In reply to an earlier post on Aug 26, 2012 12:05:07 PM PDT
Last edited by the author on Aug 26, 2012 12:07:43 PM PDT
Barbara says:
You should always try to look up books by ISBN#. Amazon's search feature is quite bad when searching by title. I can very rarely find a book I want by title - more often than not, it is a bundle or "value package" that comes up in the search results when entering a title.

Remember, just because you see what LOOKS to be the same book in a different listing with higher prices does NOT mean it IS the same book, or that anyone is actually buying it. Value packages wil have the same picture as the standalone book, but are SUPPOSED to come with additional materials.

Try this - you can find the ISBN# for any book you look up by title by scrolling down part way on the page. Take that ISBN # and enter it on the publisher's website to find out what is different from your book's ISBN#. Amazon does not typically allow duplicate listings, so the ISBN# should be different.

Also, look at the sales rank for the book you entered by ISBN# and the then the one you found by title. The ranking for most current, standalone textbooks should be in the low hundred thousands or less, but value packs or other listings that don't sell much will be in the millions.

You are doing the right thing to list by ISBN#. There can be dozens of listings for any specific textbook when it comes with additional materials - this is probably the listing your friend found, and she will most likely run into problems when she sells her book (IF she even sells it) and the buyer doesn't receive everything they were supposed to for that particular listing.

I hope this helps - reply to this comment if you have any further questions or if you need me to clarify anything. Also, please provide links (or title/ISBN if you don't know how to insert links), and I can tell you what the differences are between your listings.

~MommaBear

Posted on Aug 27, 2012 7:22:42 AM PDT
Last edited by the author on Aug 27, 2012 7:25:11 AM PDT
I was trying to buy a book, the title is right, author is right, edition is right but then the copyright and publisher are different so I didn't do it yet. It just might be worth going to the college bookstore and paying a little more but getting the right book. Does it matter if the publisher is different and copyright - ISBN # matches, so it says! frustrating!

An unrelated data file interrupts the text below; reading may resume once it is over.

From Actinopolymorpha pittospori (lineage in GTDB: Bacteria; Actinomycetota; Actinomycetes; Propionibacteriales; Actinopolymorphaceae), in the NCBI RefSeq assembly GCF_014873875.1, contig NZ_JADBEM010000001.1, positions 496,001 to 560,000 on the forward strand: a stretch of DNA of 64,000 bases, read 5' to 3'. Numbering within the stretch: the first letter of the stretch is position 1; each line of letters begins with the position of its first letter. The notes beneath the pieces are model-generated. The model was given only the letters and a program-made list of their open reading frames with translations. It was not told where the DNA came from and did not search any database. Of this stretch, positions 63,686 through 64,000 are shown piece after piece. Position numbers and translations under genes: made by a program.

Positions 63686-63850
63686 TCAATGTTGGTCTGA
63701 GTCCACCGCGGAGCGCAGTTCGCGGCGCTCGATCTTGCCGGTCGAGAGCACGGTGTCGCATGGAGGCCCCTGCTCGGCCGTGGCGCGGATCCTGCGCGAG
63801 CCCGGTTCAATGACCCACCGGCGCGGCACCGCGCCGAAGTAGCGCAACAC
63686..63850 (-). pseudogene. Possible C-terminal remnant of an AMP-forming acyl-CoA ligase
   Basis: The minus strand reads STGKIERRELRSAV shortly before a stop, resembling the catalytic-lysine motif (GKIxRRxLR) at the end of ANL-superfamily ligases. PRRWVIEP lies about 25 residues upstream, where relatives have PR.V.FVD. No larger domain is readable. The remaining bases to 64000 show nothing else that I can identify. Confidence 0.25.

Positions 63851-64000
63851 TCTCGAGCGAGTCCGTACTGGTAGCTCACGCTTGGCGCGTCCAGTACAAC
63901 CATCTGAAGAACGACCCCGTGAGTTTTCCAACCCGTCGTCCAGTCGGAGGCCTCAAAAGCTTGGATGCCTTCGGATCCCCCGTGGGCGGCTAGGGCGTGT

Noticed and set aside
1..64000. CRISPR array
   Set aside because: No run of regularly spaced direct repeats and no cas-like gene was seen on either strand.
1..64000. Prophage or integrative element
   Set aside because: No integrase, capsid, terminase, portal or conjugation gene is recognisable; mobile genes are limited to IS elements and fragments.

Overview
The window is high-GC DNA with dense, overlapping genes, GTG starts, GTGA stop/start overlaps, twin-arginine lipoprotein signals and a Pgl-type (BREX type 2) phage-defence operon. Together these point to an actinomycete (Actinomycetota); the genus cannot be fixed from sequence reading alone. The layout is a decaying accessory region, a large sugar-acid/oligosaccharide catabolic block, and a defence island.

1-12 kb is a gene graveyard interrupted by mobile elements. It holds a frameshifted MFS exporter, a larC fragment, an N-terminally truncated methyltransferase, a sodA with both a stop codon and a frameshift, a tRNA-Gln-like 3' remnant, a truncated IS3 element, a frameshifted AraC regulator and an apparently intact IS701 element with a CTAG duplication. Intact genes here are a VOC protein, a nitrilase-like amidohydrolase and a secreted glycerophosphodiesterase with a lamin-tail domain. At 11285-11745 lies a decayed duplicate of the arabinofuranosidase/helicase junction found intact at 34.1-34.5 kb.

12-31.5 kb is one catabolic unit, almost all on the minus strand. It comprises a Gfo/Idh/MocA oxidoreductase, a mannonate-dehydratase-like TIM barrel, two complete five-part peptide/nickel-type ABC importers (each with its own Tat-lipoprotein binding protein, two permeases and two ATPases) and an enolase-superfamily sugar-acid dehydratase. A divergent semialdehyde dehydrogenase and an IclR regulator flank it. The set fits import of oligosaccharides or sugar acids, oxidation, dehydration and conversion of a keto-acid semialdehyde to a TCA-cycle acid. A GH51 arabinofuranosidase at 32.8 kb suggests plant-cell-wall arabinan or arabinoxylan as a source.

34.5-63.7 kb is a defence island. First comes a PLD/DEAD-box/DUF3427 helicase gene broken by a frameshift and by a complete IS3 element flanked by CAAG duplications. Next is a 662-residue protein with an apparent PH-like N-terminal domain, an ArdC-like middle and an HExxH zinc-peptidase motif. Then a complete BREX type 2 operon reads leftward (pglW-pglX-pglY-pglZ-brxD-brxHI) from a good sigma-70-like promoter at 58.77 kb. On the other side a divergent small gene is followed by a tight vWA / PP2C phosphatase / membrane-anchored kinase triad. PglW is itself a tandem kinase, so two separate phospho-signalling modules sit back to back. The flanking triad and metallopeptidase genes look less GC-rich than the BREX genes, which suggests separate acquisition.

In reply to an earlier post on Aug 27, 2012 10:30:35 AM PDT
Last edited by the author on Aug 27, 2012 10:33:03 AM PDT
Barbara says:
If the ISBN#, and the title, edition etc. are right, but especially the ISBN#, then you are fine. It is not uncommon for the Amazon listings to have errors - I have seen the wrong publishing date on more than one occasion. A lot of other sites take their info from Amazon too, so you may see the same error in many places. As far as the publisher goes, there have been mergers, so that could be the reason for a different name. For example, McGraw Hill, Pearson, Prentice Hall and Addison Wesley are all related.

I hope this helps. If the ISBN# matches - you're good. College bookstore cost MORE than buying directly from the publisher (they mark the publisher prices up by 10% or more, typiclally - in my experience at least).
~MommaBear

In reply to an earlier post on Dec 21, 2012 1:20:55 PM PST
R. Regalado says:
Hello, I'm having the same problems as I bought this book Differential Equations (with DE Tools Printed Access Card) which contains the book and access code (which I did not use and it is still brand new). I'm trying to sell the book and the access code back but I'm afraid that because the ISBN does not match then they will not buy it and return the book. Is there any way to go about this when selling them the book. Thanks.

In reply to an earlier post on Dec 21, 2012 8:44:39 PM PST
I've looked at your book --I don't think the ISBN is so difficult. It is just a lot of money to pay for it. My problem is that mine is so many 100 poems and 100 pretty pictures in it, and the book needs to be in the actual stores so people can look inside of them and read many of the poems and then decide if they want to buy them. Who was the corporation maker? Brooks Cole? Did they tell you they would send them to many cities and stores for you, and then didn't truly do that? That is what happened to me, and I was very angry.

In reply to an earlier post on Apr 30, 2013 8:09:16 PM PDT
I have the same problem, I bought a STUDENT book (through Amazon) and now I want to sell it back. However, your site says the ISBN number is incorrect. What do I do?

Posted on Jun 23, 2013 8:48:59 AM PDT
Lynnie says:
Does anyone have the answer for this. I am an author -- just did a revision on my book - second edition. Amazon shows the revised book cover - but they do not show that there is a second edition - only showing the original publication date. Someone from FB ordered the book, right around the time my revision was supposed to be up and running - I assumed the timing was right because the book cover showed the change, but they got the first edition -- NOT the second edition. I am concerned because my author manager told me when we were doing the revision that we didn't need to change the ISBN number. Now I am not certain if folks are getting the newly revised book. I ordered a box of 50 from my publisher and mine are OK, from Ingrams, but that may be because my publisher put through the order. I don't know if maybe Amazon and other wholesalers, have a stock and continue to send out what they have -- even though I am supposed to be print by order according to my publisher. Confused to say the least, and my author manager is not answering my email. Grrrrr